the earth. Jack put aside the leaves; and there was a lad of his own village,leaping, and dancing and singing to himself in a green dell; and on the grassbeside him lay the dancer’s iron.“Oh!” cried Jack, “you have your fetter off!”“For God’s sake, don’t tell your uncle!” cried the lad.“If you fear my uncle,” returned Jack “why do you not fear the thunderbolt”?“That is only an old wives’ tale,” said the other. “It is only told to children. Scores of us come here among the woods and dance for nights together, andare none the worse.”This put Jack in a thousand new thoughts. He was a grave lad; he had no mindto dance himself; he wore his fetter manfully, and tended his ulcer withoutcomplaint. But he loved the less to be deceived or to see others cheated. Hebegan to lie in wait for heathen travellers, at covert parts of the road, and in thedusk of the day, so that he might speak with them unseen; and these weregreatly taken with their wayside questioner, and told him things of weight. Thewearing of gyves (they said) was no command of Jupiter’s. It was thecontrivance of a white-faced thing, a sorcerer, that dwelt in that country in theWood of Eld. He was one like Glaucus that could change his shape, yet hecould be always told; for when he was crossed, he gobbled like a turkey. Hehad three lives; but the third smiting would make an end of him indeed; andwith that his house of sorcery would vanish, the gyves fall, and the villagerstake hands and dance like children.“And in your country?” Jack would ask.But at this the travellers, with one accord, would put him off; until Jack began tosuppose there was no land entirely happy. Or, if there were, it must be one thatkept its folk at home; which was natural enough.But the case of the gyves weighed upon him. The sight of the children limpingstuck in his eyes; the groans of such as dressed their ulcers haunted him. Andit came at last in his mind that he was born to free them.There was in that village a sword of heavenly forgery, beaten upon Vulcan’sanvil. It was never used but in the temple, and then the flat of it only; and ithung on a nail by the catechist’s chimney. Early one night, Jack rose, and tookthe sword, and was gone out of the house and the village in the darkness.All night he walked at a venture; and when day came, he met strangers going tothe fields. Then he asked after the Wood of Eld and the house of sorcery; andone said north, and one south; until Jack saw that they deceived him. So then,when he asked his way of any man, he showed the bright sword naked; and atthat the gyve on the man’s ankle rang, and answered in his stead; and the wordwas still Straight on. But the man, when his gyve spoke, spat and struck atJack, and threw stones at him as he went away; so that his head was broken.So he came to that wood, and entered in, and he was aware of a house in a lowplace, where funguses grew, and the trees met, and the steaming of the marsharose about it like a smoke. It was a fine house, and a very rambling; someparts of it were ancient like the hills, and some but of yesterday, and nonefinished; and all the ends of it were open, so that you could go in from everyside. Yet it was in good repair, and all the chimneys smoked.Jack went in through the gable; and there was one room after another, all bare,but all furnished in part, so that a man could dwell there; and in each there was
a fire burning, where a man could warm himself, and a table spread where hemight eat. But Jack saw nowhere any living creature; only the bodies of somestuffed.“This is a hospitable house,” said Jack; “but the ground must be quaggyunderneath, for at every step the building quakes.”He had gone some time in the house, when he began to be hungry. Then helooked at the food, and at first he was afraid; but he bared the sword, and by theshining of the sword, it seemed the food was honest. So he took the courage tosit down and eat, and he was refreshed in mind and body.“This is strange,” thought he, “that in the house of sorcery there should be foodso wholesome.”As he was yet eating, there came into that room the appearance of his uncle,and Jack was afraid because he had taken the sword. But his uncle was nevermore kind, and sat down to meat with him, and praised him because he hadtaken the sword. Never had these two been more pleasantly together, andJack was full of love to the man.“It was very well done,” said his uncle, “to take the sword and come yourselfinto the House of Eld; a good thought and a brave deed. But now you aresatisfied; and we may go home to dinner arm in arm.”“Oh, dear, no!” said Jack. “I am not satisfied yet.”“How!” cried his uncle. “Are you not warmed by the fire? Does not this foodsustain you?”“I see the food to be wholesome,” said Jack; “and still it is no proof that a manshould wear a gyve on his right leg.”Now at this the appearance of his uncle gobbled like a turkey.“Jupiter!” cried Jack, “is this the sorcerer?”His hand held back and his heart failed him for the love he bore his uncle; buthe heaved up the sword and smote the appearance on the head; and it criedout aloud with the voice of his uncle; and fell to the ground; and a littlebloodless white thing fled from the room.The cry rang in Jack’s ears, and his knees smote together, and consciencecried upon him; and yet he was strengthened, and there woke in his bones thelust of that enchanter’s blood. “If the gyves are to fall,” said he, “I must gothrough with this, and when I get home I shall find my uncle dancing.”So he went on after the bloodless thing. In the way, he met the appearance ofhis father; and his father was incensed, and railed upon him, and called to himupon his duty, and bade him be home, while there was yet time. “For you canstill,” said he, “be home by sunset; and then all will be forgiven.”“God knows,” said Jack, “I fear your anger; but yet your anger does not provethat a man should wear a gyve on his right leg.”And at that the appearance of his father gobbled like a turkey.“Ah, heaven,” cried Jack, “the sorcerer again!”The blood ran backward in his body and his joints rebelled against him for thelove he bore his father; but he heaved up the sword, and plunged it in the heartof the appearance; and the appearance cried out aloud with the voice of his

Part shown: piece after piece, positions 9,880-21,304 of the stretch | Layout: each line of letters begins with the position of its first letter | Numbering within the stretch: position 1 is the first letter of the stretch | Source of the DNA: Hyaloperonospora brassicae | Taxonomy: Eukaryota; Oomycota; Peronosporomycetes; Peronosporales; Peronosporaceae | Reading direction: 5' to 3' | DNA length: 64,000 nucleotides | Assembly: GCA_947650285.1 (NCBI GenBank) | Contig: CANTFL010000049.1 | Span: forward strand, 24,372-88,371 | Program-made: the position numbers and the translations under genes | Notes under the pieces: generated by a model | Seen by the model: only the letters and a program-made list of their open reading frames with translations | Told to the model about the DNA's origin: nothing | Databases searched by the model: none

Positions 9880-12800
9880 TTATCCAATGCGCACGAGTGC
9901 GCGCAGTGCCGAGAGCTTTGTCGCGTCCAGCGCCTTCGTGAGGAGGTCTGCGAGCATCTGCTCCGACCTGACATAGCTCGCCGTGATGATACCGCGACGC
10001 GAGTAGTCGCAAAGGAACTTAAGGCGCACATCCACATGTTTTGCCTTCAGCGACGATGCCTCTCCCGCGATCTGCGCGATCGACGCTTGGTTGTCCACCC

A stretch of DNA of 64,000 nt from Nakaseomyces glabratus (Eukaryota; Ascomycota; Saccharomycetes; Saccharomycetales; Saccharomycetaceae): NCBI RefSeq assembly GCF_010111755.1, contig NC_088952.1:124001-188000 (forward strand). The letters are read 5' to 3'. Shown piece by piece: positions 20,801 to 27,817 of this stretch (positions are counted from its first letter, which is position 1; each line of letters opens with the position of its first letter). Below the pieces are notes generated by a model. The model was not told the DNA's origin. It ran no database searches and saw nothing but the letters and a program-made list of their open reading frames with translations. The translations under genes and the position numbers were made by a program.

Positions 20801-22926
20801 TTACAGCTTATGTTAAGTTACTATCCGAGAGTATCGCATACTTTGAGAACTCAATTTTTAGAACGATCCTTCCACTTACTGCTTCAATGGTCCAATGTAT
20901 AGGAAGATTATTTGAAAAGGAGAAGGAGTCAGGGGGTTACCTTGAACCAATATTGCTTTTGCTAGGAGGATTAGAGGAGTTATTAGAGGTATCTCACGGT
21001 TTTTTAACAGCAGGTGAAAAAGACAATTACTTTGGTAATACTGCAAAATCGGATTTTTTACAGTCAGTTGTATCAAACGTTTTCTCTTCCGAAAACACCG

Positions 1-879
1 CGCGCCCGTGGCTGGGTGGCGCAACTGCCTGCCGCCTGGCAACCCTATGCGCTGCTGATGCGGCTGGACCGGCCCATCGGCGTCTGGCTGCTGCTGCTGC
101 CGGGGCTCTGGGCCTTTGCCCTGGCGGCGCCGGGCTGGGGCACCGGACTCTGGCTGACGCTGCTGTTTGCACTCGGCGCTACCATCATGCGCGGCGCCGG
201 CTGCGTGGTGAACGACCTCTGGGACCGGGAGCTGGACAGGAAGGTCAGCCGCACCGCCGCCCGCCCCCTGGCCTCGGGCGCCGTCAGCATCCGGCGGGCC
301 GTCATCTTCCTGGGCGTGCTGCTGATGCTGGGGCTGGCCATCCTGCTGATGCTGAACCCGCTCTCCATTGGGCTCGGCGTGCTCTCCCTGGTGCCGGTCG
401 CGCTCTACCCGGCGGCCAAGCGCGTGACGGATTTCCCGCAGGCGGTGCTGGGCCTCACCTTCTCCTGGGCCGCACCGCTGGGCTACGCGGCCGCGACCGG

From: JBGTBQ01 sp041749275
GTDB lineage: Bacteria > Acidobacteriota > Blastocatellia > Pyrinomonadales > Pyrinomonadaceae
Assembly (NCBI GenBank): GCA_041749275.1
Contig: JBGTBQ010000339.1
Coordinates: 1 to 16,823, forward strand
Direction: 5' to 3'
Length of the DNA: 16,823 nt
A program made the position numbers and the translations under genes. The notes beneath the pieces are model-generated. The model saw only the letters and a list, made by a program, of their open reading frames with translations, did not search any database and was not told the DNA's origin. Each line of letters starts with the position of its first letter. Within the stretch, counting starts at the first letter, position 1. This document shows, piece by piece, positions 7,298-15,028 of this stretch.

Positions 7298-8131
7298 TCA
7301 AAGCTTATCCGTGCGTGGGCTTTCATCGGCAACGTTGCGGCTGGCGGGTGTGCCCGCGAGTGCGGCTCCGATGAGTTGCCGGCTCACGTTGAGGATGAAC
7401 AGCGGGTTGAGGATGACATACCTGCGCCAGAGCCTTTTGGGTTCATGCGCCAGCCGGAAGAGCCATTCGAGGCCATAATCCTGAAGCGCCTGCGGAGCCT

father; and fell to the ground; and a little bloodless white thing fled from the.moorThe cry rang in Jack’s ears, and his soul was darkened; but now rage came tohim. “I have done what I dare not think upon,” said he. “I will go to an end withit, or perish. And when I get home, I pray God this may be a dream, and I mayfind my father dancing.”So he went on after the bloodless thing that had escaped; and in the way hemet the appearance of his mother, and she wept. “What have you done?” shecried. “What is this that you have done? Oh, come home (where you may beby bedtime) ere you do more ill to me and mine; for it is enough to smite mybrother and your father.”“Dear mother, it is not these that I have smitten,” said Jack; “it was but theenchanter in their shape. And even if I had, it would not prove that a manshould wear a gyve on his right leg.”And at this the appearance gobbled like a turkey.He never knew how he did that; but he swung the sword on the one side, andclove the appearance through the midst; and it cried out aloud with the voice ofhis mother; and fell to the ground; and with the fall of it, the house was gonefrom over Jack’s head, and he stood alone in the woods, and the gyve wasloosened from his leg.“Well,” said he, “the enchanter is now dead, and the fetter gone.” But the criesrang in his soul, and the day was like night to him. “This has been a sorebusiness,” said he. “Let me get forth out of the wood, and see the good that Ihave done to others.”He thought to leave the fetter where it lay, but when he turned to go, his mindwas otherwise. So he stooped and put the gyve in his bosom; and the roughiron galled him as he went, and his bosom bled.Now when he was forth of the wood upon the highway, he met folk returningfrom the field; and those he met had no fetter on the right leg, but, behold! theyhad one upon the left. Jack asked them what it signified; and they said, “thatwas the new wear, for the old was found to be a superstition”. Then he lookedat them nearly; and there was a new ulcer on the left ankle, and the old one onthe right was not yet healed.“Now, may God forgive me!” cried Jack. “I would I were well home.”And when he was home, there lay his uncle smitten on the head, and his fatherpierced through the heart, and his mother cloven through the midst. And he satin the lone house and wept beside the bodies.MORAL.Old is the tree and the fruit good,Very old and thick the wood.Woodman, is your courage stout?Beware! the root is wrapped aboutYour mother’s heart, your father’s bones;And like the mandrake comes with groans.